Yesterday was a day. It started with a fairly crappy PT session. Sam usually does fabulously well in PT (and LOVES being on the treadmill) but even that made her cry yesterday. I knew she was tired--she's had a few late nights lately--in general we haven't been good about the 8:30 bedtime, including last night, even though therapy was at 8:30 am. And besides, I know KIDS have crabby days. TYPICAL kids have days that everything makes them cry. But for whatever reason, this one made me feel all sulky and sad. Maybe because I'd dressed her in her Team Sammie B shirt from the MOD walk, thinking it would have good PT vibes for sure (there I go trying to control the uncontrollable, again, right?). So, I came home, posted something on my facebook page, and on one of my mommy boards, and of course got tons of messages from my girlfriends reminding me how far we've come, how much promise there is in the future, etc. I'm eternally grateful for those friends that remind me to keep on keeping on. That see Samantha for the beautiful, loving, charming, funny, magical little girl she is, and not for her struggles. That see the PROMISE.
I also happened upon a blog written by a mom whose son has cerebral palsy. She wrote about how she got from where she was years ago when he was a baby and a toddler (a place she describes as filled with worry and darkness) to the place she is now (well-adjusted, and a place of peace). And so, I'm hijacking (though giving credit, see link above!) (I hope she doesn't mind) her list, adding some of my own, and making them into present-tense promises to myself, and to my sweet Bean:
• I will talk about my worries and my grief. I will reach out to friends and family when I need them. As I mentioned above, I have a fabulous group of women in my life, not all close by, but all just a phone call or email away, ready and willing to listen, and to remind me of the PROMISE that lies ahead even in the midst of uncertainty.
• When I have moments of fear about the uncertainty, I will find new ways to savor my sweet Bean (an easy task). We will walk outside and blow bubbles. We will lay together and giggle, or I'll snap a quick picture of her brilliant smile. I will not let the fears of the future overshadow the fact that I have an amazingly delicious little girl. I will not let the therapy appointments (good or bad) or the doctors appointments overshadow the pure love and joy felt every single day in our home.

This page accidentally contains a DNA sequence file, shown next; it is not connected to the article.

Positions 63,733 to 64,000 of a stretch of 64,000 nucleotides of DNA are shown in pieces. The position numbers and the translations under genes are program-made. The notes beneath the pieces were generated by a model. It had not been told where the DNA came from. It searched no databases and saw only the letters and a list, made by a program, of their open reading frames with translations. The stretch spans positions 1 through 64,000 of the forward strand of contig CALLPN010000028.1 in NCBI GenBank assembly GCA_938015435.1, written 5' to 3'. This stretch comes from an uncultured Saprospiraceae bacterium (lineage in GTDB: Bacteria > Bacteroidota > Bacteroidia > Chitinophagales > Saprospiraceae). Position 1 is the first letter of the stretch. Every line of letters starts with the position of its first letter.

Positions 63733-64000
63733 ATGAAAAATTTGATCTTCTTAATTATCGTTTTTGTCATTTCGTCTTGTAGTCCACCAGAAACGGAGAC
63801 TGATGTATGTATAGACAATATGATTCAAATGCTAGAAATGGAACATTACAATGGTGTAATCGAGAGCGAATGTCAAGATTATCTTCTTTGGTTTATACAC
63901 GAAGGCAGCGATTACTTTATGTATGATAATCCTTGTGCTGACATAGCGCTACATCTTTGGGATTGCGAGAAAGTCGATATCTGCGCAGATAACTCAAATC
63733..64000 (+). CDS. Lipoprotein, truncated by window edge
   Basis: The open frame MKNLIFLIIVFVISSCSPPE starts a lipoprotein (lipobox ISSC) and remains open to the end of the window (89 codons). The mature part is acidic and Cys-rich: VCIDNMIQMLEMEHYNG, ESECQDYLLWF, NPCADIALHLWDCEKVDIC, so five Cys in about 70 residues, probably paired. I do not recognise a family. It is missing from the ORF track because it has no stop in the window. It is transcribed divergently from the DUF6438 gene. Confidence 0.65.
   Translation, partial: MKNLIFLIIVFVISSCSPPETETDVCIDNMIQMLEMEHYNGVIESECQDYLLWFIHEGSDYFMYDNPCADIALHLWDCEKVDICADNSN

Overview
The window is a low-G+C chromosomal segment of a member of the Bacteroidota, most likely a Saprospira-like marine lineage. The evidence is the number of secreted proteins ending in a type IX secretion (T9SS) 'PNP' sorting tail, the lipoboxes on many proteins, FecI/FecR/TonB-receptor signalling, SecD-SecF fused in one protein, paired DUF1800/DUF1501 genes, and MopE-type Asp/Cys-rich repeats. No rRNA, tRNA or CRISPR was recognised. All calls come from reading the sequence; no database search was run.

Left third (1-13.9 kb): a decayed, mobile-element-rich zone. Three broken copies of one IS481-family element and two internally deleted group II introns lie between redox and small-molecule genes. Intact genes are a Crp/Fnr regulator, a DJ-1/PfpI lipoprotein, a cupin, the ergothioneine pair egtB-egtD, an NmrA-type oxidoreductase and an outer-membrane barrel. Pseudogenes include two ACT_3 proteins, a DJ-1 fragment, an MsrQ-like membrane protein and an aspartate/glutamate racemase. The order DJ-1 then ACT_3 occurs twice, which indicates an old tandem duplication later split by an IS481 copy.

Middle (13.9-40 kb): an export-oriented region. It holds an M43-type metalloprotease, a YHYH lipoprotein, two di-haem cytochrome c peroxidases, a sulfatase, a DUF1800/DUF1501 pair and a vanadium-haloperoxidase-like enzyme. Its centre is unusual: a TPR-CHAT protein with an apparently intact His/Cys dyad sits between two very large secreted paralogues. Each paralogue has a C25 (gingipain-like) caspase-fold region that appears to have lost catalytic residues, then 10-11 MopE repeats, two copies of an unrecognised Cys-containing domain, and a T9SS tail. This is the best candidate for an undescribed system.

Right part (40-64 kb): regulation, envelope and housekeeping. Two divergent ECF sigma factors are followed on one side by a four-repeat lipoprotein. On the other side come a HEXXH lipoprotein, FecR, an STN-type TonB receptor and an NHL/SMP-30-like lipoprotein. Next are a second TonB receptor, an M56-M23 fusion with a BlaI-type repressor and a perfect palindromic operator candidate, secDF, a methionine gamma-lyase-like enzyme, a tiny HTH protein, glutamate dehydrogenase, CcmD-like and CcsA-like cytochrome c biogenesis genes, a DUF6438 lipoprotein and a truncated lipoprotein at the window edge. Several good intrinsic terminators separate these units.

• In the moments where I feel like, "why does MY child have to struggle?" I will remember that SHE doesn't feel sorry for herself. She is perfectly content. She doesn't know that movement is so much easier for other kids, she's content. Happy. Well-adjusted. Safe. Loved. Loved beyond belief.
•I will NEVER EVER underestimate my Sammie B, or lose sight of the PROMISE that lies within her and ahead of her, and I will surround myself with people that have the same outlook.
• We will be her best cheerleaders, and her best advocates. We will (and have been) put together the best team of experts we can find. We have (and will continue to) research doctors and therapists. If someone doesn't work out, we'll find a replacement. We'll fight the insurance company, the regional center, whoever we need to fight to make sure she gets the quality treatment she deserves. That she gets EVERY step up she can. (I will use this as a means to feel a little bit of control over the uncontrollable).
• I will try not to beat myself up. Between all the therapeutic exercises experts give us, I could easily spend 24/7 working with Sam, but I know I cannot. I will do my best, and I refused to feel guilty about not being able to do every single thing. Putting all that pressure on myself will only made me more stressed, will keep me from enjoying my time with my sweet Bean, and won't do her any good.
• I will quit paying attention to major milestones. [I deleted my subscription to Baby Center updates months ago.] I am only torturing myself by comparing what Sam should have been doing with the reality of her delays.
• We will continue to celebrate the little, every day progress. The progress that sometimes is so slight it could go unnoticed (but not by us!), or the progress that's going on that we can't see, but the progress that is undoubtedly there. The inchstones.
• When I need to, I will hunt down happiness. If I am bummed out, I'll talk to someone to help me remember the BIG things Sam is doing.
This other mom wrote that she "finally got to acceptance. It came excruciatingly slowly because it kept head-butting with hope—my hope that Max would completely prove the doctors in the NICU wrong. As time went on, and it was clear Max had challenges, I readjusted my hopes. I was no longer looking for the miracle; I just really and truly hoped that Max would keep on improving. And he has. As our saint of a neurologist has always said, "Don't look at books, don't look at medical records, don't look at charts. Look at your child, and what he's doing.""
So, Sammie B, I look at you.
May I be that strong. May I reach that place of peace. Somedays I think I'm there. Others, the worry and wonder take over, but Sammie B's smile heals me every single day, just as Max's smile healed his mother every single day.
This smile . . .